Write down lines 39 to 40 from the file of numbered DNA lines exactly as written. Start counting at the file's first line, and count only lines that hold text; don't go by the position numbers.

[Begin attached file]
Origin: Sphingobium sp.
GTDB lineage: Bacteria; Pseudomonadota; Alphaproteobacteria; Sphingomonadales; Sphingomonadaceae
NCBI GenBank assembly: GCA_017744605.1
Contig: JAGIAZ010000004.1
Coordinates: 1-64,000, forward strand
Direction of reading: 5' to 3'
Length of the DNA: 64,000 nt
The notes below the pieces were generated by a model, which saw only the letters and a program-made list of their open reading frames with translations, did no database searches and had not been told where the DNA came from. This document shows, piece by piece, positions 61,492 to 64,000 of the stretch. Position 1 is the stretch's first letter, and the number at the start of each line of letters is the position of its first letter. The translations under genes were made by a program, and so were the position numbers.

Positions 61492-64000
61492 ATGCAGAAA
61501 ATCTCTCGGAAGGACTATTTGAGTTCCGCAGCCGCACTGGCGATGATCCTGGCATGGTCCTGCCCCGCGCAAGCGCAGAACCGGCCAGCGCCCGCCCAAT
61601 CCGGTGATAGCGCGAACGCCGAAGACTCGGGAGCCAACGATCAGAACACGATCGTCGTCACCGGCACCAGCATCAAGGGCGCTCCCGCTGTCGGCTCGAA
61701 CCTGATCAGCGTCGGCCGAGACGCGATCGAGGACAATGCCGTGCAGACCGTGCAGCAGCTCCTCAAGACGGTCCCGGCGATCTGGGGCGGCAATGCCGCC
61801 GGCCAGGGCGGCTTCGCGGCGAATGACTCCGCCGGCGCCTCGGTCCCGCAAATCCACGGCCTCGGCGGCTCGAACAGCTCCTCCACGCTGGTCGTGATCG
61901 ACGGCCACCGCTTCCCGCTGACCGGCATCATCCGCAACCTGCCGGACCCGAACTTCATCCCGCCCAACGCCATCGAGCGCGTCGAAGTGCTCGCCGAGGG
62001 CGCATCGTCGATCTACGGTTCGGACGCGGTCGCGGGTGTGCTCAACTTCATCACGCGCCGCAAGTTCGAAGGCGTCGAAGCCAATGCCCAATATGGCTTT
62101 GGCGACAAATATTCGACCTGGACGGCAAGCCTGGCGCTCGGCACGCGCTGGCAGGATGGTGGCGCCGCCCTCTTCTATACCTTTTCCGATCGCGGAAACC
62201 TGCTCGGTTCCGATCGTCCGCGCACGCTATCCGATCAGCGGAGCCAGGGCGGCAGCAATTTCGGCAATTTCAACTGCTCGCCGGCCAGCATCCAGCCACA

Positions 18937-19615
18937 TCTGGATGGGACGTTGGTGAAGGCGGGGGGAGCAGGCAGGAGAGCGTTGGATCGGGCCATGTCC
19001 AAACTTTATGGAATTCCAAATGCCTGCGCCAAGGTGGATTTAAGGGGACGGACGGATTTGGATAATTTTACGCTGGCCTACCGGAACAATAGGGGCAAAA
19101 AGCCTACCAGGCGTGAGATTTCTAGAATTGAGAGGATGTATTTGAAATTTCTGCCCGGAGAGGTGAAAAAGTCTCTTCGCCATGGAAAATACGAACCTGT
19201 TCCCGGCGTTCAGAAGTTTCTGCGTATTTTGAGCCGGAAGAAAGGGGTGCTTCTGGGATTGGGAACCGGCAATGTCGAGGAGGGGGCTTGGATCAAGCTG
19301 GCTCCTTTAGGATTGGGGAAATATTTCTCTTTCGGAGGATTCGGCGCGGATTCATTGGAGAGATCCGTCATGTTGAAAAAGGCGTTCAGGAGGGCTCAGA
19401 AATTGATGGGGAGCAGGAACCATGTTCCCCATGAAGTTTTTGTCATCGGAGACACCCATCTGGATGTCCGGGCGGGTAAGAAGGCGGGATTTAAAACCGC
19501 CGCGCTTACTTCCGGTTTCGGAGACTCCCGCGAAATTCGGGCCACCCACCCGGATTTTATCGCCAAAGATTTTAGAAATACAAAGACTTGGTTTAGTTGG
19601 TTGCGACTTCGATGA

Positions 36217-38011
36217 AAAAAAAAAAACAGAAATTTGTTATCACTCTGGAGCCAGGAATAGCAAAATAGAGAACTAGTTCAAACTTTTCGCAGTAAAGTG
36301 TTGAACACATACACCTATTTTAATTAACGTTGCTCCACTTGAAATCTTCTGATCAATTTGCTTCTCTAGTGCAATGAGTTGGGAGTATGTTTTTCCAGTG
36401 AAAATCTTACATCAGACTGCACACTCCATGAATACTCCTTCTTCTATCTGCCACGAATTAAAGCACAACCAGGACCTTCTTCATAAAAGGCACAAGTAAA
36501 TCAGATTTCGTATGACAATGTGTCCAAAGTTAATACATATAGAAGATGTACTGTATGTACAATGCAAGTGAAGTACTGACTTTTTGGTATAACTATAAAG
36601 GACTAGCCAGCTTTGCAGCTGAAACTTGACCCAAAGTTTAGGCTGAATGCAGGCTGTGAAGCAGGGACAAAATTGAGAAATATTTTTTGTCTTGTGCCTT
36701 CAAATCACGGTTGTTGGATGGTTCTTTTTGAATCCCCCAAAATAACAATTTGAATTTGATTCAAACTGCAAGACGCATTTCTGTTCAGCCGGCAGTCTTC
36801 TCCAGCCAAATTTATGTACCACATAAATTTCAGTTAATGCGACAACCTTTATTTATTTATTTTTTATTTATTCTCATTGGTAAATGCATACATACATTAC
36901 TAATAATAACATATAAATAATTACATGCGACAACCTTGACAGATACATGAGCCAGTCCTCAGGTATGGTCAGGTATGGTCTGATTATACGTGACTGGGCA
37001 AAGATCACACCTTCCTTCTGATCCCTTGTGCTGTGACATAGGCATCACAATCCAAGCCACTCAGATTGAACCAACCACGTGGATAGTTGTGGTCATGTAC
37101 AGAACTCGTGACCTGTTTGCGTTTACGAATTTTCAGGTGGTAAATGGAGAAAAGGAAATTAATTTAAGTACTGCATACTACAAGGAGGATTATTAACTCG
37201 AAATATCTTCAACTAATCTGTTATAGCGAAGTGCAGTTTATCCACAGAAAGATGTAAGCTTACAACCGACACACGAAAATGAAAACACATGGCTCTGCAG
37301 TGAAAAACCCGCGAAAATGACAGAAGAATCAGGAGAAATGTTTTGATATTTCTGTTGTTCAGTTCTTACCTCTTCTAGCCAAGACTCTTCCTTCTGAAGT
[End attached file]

37201 AAATATCTTCAACTAATCTGTTATAGCGAAGTGCAGTTTATCCACAGAAAGATGTAAGCTTACAACCGACACACGAAAATGAAAACACATGGCTCTGCAG
37301 TGAAAAACCCGCGAAAATGACAGAAGAATCAGGAGAAATGTTTTGATATTTCTGTTGTTCAGTTCTTACCTCTTCTAGCCAAGACTCTTCCTTCTGAAGT